PONTIAC, Michigan (AP) — A teenage girl on Friday recalled helping to rescue a girl who was critically injured during an attack Michigan school shooting in 2021, She told a judge that she took her to an empty classroom, pressured her to stop the bleeding, and prayed with her.
“I asked her if she knew who God was. She said, ‘Not really,'” recalls 17-year-old Heidi Allen.
“I think I should be here by now,” she said, describing how she felt at the time. “Because there’s no other reason I’m fine that I’m completely untouched in this hallway.”
Heidi testified at a hearing to determine whether 17-year-old Ethan Crumbley should receive a life sentence or a shorter sentence with the possibility of parole for killing four students and injuring seven others at Oxford High School.
She said she recognized him as soon as he left the bathroom and brandished a gun.
“It fired,” remembers Heidi. “Everything kind of slowed down for me. It was all slow motion. I had my head covered. I fell. … It sounded like a balloon popping or a locker slamming shut. It was very loud.
“I was just praying and covering my head,” she said. “I didn’t know if those were my last moments.”
Heidi was not shot, but others were. She said she took a girl into a classroom, put a portable lock on the door and put pressure on the girl’s sores. The victim survived.
“I kept assuring her that she would be fine. She cried,” said Heidi. “I can’t quite remember what she said. I tried to stay calm.”
The then 15-year-old shooter pleaded guilty to murder, terrorism and other crimes. But a life sentence for a minor isn’t automatic after one series of decisions by the US Supreme Court and the Michigan Supreme Court.
Defense attorneys argue that he could be rehabilitated in prison and eventually released. They said the shooting stemmed from years of tumultuous family life, grossly negligent parents and untreated mental illness.
A former warden, Ken Romanowski, testified about a variety of programs offered at the prison, including mental health therapy, anger management, education and craft skills.
“Honestly, I think everyone has the potential for change. But he has to be the one who makes that decision,” said Romanowski, who played for defence.
A psychiatrist, Dr. Fariha Qadir said Crumbley spoke about depression, hallucinations and hearing voices when they first met after his arrest. She spoke to him more than 100 times in prison and prescribed him medication for depression, mood swings and sleep.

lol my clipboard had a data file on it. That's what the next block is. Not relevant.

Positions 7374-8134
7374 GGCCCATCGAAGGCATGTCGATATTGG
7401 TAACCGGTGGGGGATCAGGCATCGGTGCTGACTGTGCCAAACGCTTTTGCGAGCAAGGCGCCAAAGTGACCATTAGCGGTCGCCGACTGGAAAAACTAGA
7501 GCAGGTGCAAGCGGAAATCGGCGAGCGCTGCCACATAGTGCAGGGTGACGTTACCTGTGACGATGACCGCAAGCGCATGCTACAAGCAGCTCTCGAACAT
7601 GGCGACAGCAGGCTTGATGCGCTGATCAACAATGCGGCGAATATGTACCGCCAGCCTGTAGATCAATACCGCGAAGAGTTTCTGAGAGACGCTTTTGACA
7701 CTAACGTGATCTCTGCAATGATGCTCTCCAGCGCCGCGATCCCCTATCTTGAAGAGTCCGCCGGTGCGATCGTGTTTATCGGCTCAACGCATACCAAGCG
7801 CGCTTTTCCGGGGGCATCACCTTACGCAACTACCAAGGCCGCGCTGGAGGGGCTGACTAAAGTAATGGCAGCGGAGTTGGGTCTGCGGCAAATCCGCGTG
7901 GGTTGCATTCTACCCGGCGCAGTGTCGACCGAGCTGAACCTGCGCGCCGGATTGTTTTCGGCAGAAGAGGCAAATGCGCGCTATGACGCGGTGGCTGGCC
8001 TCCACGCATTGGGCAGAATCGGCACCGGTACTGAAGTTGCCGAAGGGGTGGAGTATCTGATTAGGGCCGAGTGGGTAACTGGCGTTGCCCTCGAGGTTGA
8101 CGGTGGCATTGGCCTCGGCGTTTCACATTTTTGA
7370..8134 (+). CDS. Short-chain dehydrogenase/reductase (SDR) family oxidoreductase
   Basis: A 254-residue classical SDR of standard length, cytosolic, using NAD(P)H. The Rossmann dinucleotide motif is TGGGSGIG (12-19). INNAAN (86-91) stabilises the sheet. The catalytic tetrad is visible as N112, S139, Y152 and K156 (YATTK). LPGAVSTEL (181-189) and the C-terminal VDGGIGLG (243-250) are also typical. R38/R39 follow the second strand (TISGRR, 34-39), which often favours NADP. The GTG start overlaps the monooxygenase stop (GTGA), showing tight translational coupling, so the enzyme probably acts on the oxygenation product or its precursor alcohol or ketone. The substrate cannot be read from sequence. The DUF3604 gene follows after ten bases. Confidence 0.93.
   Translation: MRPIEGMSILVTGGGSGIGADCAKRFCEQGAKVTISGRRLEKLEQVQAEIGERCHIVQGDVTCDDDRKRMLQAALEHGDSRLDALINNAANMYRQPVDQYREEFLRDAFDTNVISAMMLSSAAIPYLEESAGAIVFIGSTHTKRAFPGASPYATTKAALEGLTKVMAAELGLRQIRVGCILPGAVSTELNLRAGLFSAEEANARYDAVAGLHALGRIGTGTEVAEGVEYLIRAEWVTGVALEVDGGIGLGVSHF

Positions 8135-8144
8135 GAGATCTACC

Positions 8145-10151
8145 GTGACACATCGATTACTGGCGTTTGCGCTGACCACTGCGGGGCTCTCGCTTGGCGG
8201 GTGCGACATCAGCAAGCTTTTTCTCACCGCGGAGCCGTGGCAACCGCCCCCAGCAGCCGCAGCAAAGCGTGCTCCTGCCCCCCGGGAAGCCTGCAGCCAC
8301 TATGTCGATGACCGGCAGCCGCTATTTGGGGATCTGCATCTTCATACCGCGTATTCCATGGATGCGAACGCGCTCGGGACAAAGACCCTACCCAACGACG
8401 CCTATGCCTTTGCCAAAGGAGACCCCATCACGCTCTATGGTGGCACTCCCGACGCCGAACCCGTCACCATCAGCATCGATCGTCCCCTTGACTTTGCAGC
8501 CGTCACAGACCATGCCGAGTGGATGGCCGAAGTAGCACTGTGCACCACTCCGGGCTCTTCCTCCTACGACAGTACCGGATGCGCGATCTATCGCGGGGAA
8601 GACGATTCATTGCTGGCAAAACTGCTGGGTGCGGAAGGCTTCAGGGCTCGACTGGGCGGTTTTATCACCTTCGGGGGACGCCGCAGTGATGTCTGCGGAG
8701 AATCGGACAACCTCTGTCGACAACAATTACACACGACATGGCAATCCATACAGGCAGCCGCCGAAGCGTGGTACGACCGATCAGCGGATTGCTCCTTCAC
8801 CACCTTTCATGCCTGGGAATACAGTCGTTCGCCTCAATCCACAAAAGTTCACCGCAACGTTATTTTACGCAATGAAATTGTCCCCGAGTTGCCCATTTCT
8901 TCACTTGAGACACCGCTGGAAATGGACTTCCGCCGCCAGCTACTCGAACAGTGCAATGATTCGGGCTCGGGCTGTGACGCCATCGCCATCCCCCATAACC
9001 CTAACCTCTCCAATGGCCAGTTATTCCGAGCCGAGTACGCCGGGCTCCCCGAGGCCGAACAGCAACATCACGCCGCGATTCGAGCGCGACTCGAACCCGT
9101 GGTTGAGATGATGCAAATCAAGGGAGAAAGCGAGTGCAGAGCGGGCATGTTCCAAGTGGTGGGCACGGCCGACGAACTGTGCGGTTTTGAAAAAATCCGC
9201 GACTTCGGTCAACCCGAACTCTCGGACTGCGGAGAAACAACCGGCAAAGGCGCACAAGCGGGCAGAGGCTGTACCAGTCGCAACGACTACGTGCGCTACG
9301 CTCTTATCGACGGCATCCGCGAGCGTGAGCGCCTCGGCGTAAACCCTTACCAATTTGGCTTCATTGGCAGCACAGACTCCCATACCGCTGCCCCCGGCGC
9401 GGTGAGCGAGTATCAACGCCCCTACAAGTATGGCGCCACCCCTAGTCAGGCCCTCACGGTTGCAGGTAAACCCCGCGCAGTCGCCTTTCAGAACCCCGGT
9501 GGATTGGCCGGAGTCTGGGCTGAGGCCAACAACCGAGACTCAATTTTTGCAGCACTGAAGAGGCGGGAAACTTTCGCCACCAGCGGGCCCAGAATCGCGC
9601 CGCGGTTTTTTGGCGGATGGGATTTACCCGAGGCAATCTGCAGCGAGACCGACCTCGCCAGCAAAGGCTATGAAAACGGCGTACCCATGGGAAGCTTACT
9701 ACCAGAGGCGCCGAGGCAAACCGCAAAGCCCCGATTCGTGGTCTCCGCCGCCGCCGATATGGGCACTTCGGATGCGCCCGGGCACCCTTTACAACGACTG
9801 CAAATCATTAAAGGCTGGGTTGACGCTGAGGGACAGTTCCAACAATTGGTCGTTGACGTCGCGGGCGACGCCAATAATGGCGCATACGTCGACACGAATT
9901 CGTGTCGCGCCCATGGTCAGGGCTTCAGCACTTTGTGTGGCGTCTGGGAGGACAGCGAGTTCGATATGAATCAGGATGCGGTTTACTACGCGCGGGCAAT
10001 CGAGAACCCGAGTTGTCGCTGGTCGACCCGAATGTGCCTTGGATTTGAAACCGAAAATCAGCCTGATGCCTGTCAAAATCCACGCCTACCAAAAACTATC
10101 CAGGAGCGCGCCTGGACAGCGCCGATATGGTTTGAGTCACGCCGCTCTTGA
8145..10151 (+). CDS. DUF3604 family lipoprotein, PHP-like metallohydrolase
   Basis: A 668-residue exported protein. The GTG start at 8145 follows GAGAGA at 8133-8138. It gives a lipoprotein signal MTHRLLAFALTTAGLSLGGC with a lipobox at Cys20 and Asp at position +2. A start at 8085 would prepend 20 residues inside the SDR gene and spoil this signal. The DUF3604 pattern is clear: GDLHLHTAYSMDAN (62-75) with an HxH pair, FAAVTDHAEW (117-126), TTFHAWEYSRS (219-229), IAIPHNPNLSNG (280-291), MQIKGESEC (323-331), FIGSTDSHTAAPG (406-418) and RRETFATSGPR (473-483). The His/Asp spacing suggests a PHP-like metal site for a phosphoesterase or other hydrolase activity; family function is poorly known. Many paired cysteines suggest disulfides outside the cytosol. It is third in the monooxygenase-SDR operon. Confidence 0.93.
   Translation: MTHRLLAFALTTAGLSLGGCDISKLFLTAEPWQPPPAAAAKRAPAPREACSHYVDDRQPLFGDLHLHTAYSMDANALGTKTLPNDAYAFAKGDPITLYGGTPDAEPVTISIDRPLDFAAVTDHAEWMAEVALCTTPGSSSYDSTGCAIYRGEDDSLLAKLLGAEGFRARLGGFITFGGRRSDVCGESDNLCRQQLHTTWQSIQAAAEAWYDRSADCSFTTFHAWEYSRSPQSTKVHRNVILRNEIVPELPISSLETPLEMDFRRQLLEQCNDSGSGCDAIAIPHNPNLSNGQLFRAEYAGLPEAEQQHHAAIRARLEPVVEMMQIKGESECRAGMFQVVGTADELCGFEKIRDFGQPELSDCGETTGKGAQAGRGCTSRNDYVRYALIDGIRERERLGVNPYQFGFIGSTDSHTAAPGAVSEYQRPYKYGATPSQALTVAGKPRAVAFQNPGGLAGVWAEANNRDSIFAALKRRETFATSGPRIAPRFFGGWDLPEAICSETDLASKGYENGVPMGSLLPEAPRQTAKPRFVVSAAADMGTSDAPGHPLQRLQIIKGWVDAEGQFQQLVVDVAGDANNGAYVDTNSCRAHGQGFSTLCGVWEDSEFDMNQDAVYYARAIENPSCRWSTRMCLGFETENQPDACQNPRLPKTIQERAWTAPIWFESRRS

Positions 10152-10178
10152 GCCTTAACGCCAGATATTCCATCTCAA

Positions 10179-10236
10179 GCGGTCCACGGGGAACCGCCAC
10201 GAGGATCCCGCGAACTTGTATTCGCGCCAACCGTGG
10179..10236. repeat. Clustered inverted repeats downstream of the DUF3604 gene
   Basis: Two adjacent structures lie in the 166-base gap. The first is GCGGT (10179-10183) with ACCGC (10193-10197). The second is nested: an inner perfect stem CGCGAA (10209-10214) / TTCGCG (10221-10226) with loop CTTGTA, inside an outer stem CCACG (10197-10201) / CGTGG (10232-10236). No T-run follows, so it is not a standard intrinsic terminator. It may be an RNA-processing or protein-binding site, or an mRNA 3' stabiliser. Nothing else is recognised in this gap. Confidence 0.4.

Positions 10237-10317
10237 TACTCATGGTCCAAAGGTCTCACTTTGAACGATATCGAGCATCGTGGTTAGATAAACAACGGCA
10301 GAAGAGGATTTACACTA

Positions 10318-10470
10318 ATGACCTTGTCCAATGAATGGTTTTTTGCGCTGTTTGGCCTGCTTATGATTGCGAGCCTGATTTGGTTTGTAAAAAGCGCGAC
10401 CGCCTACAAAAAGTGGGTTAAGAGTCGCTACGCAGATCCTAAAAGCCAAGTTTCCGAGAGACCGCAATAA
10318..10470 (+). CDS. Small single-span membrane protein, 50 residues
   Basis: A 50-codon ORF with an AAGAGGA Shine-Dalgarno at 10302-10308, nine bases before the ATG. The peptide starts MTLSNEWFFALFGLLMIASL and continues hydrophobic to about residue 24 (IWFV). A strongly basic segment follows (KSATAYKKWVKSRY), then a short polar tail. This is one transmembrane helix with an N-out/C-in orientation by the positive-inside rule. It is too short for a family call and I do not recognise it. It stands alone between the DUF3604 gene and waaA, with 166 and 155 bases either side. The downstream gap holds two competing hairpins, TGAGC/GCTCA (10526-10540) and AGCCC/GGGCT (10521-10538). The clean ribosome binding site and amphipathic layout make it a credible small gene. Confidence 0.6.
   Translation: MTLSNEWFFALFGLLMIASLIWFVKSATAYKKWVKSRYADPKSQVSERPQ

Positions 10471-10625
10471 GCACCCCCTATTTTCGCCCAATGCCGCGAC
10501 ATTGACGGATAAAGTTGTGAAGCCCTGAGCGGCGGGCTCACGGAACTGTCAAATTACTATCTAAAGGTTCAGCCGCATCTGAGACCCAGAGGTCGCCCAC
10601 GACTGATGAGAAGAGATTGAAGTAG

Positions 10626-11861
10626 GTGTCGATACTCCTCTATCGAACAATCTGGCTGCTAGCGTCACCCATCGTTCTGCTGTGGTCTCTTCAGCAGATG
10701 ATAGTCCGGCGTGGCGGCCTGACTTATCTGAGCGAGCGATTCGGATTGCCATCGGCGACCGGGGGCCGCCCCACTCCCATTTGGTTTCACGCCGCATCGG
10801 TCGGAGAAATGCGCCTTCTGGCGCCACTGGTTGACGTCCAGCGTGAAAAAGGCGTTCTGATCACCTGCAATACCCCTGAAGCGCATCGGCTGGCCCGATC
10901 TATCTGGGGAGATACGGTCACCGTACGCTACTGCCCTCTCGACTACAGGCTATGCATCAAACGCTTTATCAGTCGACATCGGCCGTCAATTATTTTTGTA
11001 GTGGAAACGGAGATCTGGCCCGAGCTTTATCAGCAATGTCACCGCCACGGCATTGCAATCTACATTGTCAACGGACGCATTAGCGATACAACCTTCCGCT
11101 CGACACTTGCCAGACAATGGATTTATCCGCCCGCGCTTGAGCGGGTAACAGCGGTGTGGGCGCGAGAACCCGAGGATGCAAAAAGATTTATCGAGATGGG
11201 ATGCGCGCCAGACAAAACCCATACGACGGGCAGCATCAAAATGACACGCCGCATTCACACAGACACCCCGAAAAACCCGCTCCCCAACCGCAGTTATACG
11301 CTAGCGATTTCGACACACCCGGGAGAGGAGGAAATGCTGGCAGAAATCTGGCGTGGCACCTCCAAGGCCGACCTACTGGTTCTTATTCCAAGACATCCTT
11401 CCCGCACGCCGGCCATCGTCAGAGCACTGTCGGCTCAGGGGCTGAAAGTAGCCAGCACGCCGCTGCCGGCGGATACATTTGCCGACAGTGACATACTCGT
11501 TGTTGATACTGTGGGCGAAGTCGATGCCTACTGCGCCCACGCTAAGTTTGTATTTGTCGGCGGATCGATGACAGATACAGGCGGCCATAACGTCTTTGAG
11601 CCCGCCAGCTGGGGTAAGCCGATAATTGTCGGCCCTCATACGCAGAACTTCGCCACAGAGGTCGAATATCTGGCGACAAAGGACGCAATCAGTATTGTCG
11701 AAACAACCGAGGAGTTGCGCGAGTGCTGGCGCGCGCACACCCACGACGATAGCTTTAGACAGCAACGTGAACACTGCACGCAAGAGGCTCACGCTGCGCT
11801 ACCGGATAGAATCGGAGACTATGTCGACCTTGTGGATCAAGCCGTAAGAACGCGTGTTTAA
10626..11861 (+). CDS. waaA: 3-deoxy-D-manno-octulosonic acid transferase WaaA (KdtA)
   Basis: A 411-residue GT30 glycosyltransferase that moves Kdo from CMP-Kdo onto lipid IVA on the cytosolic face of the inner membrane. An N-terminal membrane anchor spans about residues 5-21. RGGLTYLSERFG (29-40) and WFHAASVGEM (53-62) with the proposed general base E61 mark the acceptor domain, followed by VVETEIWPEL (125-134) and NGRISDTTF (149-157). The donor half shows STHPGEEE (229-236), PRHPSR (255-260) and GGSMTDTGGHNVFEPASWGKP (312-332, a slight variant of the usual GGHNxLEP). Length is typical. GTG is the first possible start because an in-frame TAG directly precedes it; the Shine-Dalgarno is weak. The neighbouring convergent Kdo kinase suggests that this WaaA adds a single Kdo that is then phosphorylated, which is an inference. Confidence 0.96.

James and Jennifer Crumbley are separately charged with involuntary manslaughter. They are accused of buying a gun for their son and ignoring his psychological needs.
Judge Kwame Rowe earlier Friday denied a request by the shooter’s attorneys to stop students from testifying. They argued that this was irrelevant when using the key factors established by the US Supreme Court in determining a sentence for a minor.
“I can distinguish what is relevant to the … factors and what is not,” the judge said.
On Friday, the public prosecutor’s office presented further witnesses. An assistant principal, Kristy Gibson-Marshall, tearfully described trying to revive Tate Myre, a student she had known since he was three years old. He died.
“It was devastating. I had to help him,” Gibson-Marshall testified. “I could feel the entry wound in the back of his head. … I just kept talking to him that I love him, that I needed him to stay with me.”
It “was months before I could get the taste of Tate’s blood out of me,” she said.
Gibson-Marshall also knew the gunman who passed but did her no harm.
Separately, a 16-year-old boy explained how he hid in a bathroom with another student, Justin Shilling, who was killed by the gunman. Keegan Gregory said he suddenly found an opportunity to run behind the shooter’s back and escape.
“I realized that if I stayed, I would die,” said Keegan, who now has a tattoo honoring the victims. “I just kept running as fast as I could and turned away so if he followed me I would lose him.”
The hearing will continue on Tuesday.
If the shooter does not receive a life sentence, he would face a minimum prison sentence of between 25 and 40 years. He would then be eligible for parole, although the parole board has wide discretion to hold a prisoner in custody.
There were ways earlier that day that could potentially prevent the shooting. The boy and his parents met with school staff after a teacher was concerned about drawings depicting a gun aimed at the words, “Thoughts don’t stop.” Help me.”
The teenager was allowed to stay at the school, about 40 miles (64 kilometers) north of Detroit, although his backpack was not checked for weapons.